Letters to a concerned Free-Thinker, Letter #6: Call to Change

Dear Thinker.

There are two guarantees that the acquisition of knowledge brings: empowerment and freedom. It is these rewards that are guaranteed to all those who seek to rid themselves of the greatest enslaver of humanity: Ignorance. As a freethinker, as a person – as a normal individual – it should not be common to simply accept ignorance, especially if it harms you. Therefore, being apathetic to low standards of living – apathetic to ignorance and so on – should be negatively viewed rather than promoted. Ignorance and Apathy are the two most harmful viruses humanity has ever encountered. Both need to be cured with knowledge and progression; for both ignorance and apathy are enemies, and never allies. It is for this reason that I now attempt to rally to the defence of knowledge, and attempt to establish important principles.

The first one of these principles is as follows:
Question everything.

Socrates was right to posit such a strong statement, its power is evident in the way it changed Ancient Greek society and the world; thus the Socratic method (as aforementioned in Socrates’ statement) is a basis by which every human should rest their head. The ability to question authority – question the ‘normal’, the ‘common’ – is a fundamental liberty all of humanity has access to. Those who abuse their power, who attempt to shift the burden of responsibility off of themselves and onto the people, wish to rid themselves from the questioning of the constituency they have power over. In times like these, it is imperative that all subjects renounce the power from their abuser, whether it is by force or by mere scrutiny. Any elected government has its power solely rested on the people, and it is at any time that the people can renounce that power, and elect a new government to represent them. The ability to question authority, and the ability to question anything for that matter, is a liberty that should be exercised whenever the circumstance demands.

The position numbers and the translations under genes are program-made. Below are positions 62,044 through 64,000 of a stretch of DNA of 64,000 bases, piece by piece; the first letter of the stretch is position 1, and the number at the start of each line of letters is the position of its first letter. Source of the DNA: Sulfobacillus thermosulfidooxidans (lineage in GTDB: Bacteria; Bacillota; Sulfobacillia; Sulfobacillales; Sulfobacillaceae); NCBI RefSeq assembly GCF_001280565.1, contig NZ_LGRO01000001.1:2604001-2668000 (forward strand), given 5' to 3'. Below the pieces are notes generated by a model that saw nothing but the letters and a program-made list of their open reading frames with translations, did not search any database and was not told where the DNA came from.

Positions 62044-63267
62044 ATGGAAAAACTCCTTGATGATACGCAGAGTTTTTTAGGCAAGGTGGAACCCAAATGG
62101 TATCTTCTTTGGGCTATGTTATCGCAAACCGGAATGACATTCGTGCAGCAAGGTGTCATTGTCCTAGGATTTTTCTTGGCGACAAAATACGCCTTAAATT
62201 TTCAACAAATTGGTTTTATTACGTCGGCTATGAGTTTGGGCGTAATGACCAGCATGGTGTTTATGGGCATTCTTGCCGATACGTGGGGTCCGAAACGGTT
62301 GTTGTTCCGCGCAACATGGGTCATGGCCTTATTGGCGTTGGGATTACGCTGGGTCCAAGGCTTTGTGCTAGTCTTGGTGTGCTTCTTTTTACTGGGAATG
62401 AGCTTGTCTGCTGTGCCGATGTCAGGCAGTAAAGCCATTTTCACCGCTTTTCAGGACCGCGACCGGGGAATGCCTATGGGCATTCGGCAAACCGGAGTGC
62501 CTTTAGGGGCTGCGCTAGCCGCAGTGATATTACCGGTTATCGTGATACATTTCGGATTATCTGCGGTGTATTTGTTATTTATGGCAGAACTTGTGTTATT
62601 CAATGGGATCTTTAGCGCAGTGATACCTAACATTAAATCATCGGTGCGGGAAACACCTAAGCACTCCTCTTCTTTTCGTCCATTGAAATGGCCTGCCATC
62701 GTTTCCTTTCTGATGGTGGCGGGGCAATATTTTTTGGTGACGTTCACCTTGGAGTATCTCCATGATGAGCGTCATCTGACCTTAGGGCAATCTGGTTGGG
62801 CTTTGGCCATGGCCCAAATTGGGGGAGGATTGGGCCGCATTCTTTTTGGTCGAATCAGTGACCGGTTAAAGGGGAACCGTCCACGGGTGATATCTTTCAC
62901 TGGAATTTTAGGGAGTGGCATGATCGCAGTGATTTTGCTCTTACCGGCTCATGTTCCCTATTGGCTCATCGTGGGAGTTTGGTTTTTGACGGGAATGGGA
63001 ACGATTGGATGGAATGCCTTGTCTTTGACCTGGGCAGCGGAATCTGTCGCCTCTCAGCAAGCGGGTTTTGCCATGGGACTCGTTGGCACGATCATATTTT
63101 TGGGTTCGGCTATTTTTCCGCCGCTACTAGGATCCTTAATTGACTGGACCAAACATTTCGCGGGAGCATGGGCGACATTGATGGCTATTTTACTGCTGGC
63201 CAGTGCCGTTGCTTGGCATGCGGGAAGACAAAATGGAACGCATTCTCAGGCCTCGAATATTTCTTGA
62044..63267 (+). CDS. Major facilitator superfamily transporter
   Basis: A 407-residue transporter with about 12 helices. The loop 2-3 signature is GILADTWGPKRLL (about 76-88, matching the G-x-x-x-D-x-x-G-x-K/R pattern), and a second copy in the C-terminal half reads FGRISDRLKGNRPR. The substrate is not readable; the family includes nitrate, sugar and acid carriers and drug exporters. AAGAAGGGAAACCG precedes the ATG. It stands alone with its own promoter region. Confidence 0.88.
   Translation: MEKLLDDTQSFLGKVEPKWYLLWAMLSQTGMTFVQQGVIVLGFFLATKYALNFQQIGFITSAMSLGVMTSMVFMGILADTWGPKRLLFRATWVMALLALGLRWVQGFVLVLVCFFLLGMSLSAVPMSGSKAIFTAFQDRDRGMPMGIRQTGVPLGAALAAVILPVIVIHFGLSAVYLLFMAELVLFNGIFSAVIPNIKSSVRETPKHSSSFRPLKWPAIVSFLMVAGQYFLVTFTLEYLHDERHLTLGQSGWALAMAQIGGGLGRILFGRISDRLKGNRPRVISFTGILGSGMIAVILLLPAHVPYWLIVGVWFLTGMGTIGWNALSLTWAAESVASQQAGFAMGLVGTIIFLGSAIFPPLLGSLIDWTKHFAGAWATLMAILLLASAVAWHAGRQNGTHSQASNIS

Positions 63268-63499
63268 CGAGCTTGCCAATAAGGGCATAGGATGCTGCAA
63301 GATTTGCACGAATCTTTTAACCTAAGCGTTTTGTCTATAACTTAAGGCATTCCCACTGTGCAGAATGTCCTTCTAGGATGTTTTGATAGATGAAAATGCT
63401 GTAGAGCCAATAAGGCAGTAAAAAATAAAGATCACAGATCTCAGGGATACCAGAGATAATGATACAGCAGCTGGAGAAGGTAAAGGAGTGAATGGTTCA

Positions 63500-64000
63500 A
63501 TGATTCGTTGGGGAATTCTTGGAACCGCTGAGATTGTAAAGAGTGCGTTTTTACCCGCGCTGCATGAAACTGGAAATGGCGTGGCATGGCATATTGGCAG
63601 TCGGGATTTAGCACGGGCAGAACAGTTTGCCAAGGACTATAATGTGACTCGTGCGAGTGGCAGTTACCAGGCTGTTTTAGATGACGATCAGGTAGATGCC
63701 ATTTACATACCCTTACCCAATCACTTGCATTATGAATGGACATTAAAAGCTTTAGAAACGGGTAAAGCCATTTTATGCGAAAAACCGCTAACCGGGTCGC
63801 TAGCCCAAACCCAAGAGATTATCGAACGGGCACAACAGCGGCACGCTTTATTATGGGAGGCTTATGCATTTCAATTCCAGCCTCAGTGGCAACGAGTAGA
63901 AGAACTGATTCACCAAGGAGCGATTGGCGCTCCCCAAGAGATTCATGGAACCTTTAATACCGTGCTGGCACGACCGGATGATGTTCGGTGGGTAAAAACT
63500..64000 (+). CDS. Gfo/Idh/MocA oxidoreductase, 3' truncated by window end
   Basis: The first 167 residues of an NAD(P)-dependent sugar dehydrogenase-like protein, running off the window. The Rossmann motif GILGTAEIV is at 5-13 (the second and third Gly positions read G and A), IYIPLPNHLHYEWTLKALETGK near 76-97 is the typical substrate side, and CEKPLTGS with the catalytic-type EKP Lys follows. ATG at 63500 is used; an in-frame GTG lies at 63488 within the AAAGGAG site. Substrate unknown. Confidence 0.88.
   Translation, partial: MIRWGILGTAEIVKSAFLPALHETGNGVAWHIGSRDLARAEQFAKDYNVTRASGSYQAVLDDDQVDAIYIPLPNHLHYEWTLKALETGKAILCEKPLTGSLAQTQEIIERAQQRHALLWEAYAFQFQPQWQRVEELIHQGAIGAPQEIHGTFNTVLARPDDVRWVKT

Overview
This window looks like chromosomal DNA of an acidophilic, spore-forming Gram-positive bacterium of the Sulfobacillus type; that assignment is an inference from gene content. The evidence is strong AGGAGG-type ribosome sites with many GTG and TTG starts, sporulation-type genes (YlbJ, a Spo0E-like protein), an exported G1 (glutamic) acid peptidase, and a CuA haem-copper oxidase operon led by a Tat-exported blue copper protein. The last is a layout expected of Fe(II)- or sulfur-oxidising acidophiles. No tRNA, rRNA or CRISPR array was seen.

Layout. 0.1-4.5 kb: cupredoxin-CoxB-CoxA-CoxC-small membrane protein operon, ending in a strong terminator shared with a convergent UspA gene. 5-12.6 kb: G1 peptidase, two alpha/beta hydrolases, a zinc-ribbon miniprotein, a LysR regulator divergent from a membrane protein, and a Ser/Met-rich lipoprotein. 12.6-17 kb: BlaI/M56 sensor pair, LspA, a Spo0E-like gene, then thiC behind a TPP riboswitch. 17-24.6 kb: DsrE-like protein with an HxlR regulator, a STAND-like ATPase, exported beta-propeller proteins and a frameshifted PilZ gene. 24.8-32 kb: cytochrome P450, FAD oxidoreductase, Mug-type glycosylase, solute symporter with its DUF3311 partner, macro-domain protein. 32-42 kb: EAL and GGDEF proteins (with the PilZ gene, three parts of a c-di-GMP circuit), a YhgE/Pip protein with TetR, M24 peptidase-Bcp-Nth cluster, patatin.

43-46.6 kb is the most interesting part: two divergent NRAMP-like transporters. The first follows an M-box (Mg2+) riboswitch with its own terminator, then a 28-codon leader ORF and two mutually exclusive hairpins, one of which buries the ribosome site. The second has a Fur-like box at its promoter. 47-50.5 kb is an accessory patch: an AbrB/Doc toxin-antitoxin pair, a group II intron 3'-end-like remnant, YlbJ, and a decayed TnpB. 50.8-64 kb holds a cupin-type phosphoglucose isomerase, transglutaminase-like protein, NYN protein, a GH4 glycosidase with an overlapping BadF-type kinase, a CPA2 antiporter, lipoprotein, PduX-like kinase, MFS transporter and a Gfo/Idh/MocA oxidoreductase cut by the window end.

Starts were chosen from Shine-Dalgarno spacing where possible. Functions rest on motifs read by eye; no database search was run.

The second one of these principles is as follows:
Never be satisfied with rhetoric.

Always seek the merit of an argument, not on the basis of who utters it, but on the basis of that argument’s ability to reason properly. (It should be mentioned, that those who promise the world will speak with poise and grace, yet they have no intention on allowing that which they had promised to come into light. Such people will speak to persuade and deceive.)Take an argument based on its validity, and the ability of the points of that argument to align with reality; if there is no evidence, suspend judgement and do not accept anything on faith. (The minds of the foolish accept the cons of the well-spoken.) It is for this reason that one should seek the evidence of an argument, and reject the argument if the evidence is not sound. For the aforementioned reasons, it should never be satisfactory for a person to accept rhetoric; for rhetoric is a tool used to persuade, not a tool of validation. 

The third one of these principles is as follows:
Never be satisfied with poor living standards.